DBS' Investor & Trusts Services continued to prevail over declining indices and decreasing trade volumes with a steadfast focus on delivering quality services to its international and domestic clients. In the process, it won several awards from premier global financial magazines including the "Best Custodian Bank" in Singapore by Global Investor, the "Top Rated Custody award for Singapore" by Global Custodian, and a 4-star rating by GSCS Benchmarks. Additionally, DBS Thai Danu Bank was placed among the best for custody services in Thailand by Global Custodian and achieved the highest overall score in the survey of emerging markets world-wide.
Treasury and Markets
As our corporate and retail customers increasingly turn to the markets as their source of funding or investments, DBS?Treasury and Markets team has played a key role in maintaining DBS?status as a key financial intermediary in the region. Treasury and Markets leverages off the strong liquidity of DBS?balance sheet to maintain its role as a leading market maker in the regional currency and interest rate markets.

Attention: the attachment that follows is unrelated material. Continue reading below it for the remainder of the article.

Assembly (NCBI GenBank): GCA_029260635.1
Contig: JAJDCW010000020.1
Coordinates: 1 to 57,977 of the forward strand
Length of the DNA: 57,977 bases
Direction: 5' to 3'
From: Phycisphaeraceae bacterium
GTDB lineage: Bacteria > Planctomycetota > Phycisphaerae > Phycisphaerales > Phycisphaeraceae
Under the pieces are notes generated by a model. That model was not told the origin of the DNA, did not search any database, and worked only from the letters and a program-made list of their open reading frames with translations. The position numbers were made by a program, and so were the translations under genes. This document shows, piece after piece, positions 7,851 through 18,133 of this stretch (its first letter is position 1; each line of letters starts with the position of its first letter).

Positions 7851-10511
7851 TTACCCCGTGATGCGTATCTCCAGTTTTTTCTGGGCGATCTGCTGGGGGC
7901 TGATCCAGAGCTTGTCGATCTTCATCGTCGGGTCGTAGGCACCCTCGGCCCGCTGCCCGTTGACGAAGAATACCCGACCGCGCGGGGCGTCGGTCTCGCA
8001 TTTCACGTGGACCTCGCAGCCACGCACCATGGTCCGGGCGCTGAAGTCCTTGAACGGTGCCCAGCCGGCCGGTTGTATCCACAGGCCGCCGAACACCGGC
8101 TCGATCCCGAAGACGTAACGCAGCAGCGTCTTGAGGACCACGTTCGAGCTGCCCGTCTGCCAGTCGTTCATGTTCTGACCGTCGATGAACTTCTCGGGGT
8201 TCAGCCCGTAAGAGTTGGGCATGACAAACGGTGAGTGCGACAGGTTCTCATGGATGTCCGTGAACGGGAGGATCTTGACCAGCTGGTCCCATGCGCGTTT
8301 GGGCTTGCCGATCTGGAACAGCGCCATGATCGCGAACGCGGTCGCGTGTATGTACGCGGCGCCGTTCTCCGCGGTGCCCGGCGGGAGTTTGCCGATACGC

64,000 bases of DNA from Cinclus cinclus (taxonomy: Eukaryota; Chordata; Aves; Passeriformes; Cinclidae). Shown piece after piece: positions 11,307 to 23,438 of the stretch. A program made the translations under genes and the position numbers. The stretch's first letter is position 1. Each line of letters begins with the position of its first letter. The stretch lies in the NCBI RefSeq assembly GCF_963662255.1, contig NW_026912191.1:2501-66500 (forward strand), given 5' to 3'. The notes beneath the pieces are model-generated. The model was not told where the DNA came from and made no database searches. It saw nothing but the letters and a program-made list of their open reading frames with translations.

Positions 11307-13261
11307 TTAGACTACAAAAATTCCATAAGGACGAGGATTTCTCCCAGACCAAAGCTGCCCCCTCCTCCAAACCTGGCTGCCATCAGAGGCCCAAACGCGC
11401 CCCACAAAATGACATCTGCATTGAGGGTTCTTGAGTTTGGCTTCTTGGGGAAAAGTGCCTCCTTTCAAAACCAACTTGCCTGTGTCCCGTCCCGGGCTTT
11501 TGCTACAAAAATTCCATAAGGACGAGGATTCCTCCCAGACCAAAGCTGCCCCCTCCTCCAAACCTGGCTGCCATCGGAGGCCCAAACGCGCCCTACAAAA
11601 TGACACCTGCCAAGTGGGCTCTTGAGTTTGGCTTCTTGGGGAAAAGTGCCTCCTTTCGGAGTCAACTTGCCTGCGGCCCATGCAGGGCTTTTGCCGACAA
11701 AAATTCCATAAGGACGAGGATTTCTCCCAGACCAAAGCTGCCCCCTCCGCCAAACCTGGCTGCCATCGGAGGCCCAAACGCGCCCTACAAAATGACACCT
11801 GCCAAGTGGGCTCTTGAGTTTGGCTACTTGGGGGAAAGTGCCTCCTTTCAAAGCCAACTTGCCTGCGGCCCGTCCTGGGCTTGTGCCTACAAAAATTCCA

Increasingly the Treasury and Markets business emphasizes customer related businesses, is more focused on structuring derivatives and is more geographically diversified. Shown above, the Treasury & Markets trading floor in Hong Kong.
Our Central Treasury function manages the excess funds of the Group. Surplus deposits, if channelled to the interbank market, earn very low yields given the current interest rate environment. We systematically looked for higher investment alternatives. At end 2002, S$8.4 million of our surplus funds were invested in medium-term, investment-grade debt securities. This initiative helped us improve our overall net interest margin from 1.87% in 2001 to 1.99% in 2002 despite the low interest rate environment, and the pricing pressures on existing and new mortgage loans.